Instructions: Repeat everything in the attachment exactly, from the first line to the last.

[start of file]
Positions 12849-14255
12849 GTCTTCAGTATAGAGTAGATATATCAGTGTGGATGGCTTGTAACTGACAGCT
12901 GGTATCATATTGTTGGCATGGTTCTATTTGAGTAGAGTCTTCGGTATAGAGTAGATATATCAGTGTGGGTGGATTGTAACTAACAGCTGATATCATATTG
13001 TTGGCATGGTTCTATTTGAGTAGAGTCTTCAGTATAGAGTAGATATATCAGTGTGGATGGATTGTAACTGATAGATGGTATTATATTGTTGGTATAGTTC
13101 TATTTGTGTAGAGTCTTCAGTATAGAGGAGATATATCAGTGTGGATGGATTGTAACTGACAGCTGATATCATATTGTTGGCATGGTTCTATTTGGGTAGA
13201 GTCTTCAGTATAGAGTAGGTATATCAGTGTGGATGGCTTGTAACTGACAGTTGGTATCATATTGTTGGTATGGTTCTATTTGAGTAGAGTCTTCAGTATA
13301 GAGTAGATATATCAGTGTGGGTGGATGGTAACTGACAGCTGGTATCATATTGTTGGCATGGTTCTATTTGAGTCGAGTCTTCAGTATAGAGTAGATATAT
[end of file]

Positions 12849-14255
12849 GTCTTCAGTATAGAGTAGATATATCAGTGTGGATGGCTTGTAACTGACAGCT
12901 GGTATCATATTGTTGGCATGGTTCTATTTGAGTAGAGTCTTCGGTATAGAGTAGATATATCAGTGTGGGTGGATTGTAACTAACAGCTGATATCATATTG
13001 TTGGCATGGTTCTATTTGAGTAGAGTCTTCAGTATAGAGTAGATATATCAGTGTGGATGGATTGTAACTGATAGATGGTATTATATTGTTGGTATAGTTC
13101 TATTTGTGTAGAGTCTTCAGTATAGAGGAGATATATCAGTGTGGATGGATTGTAACTGACAGCTGATATCATATTGTTGGCATGGTTCTATTTGGGTAGA
13201 GTCTTCAGTATAGAGTAGGTATATCAGTGTGGATGGCTTGTAACTGACAGTTGGTATCATATTGTTGGTATGGTTCTATTTGAGTAGAGTCTTCAGTATA
13301 GAGTAGATATATCAGTGTGGGTGGATGGTAACTGACAGCTGGTATCATATTGTTGGCATGGTTCTATTTGAGTCGAGTCTTCAGTATAGAGTAGATATAT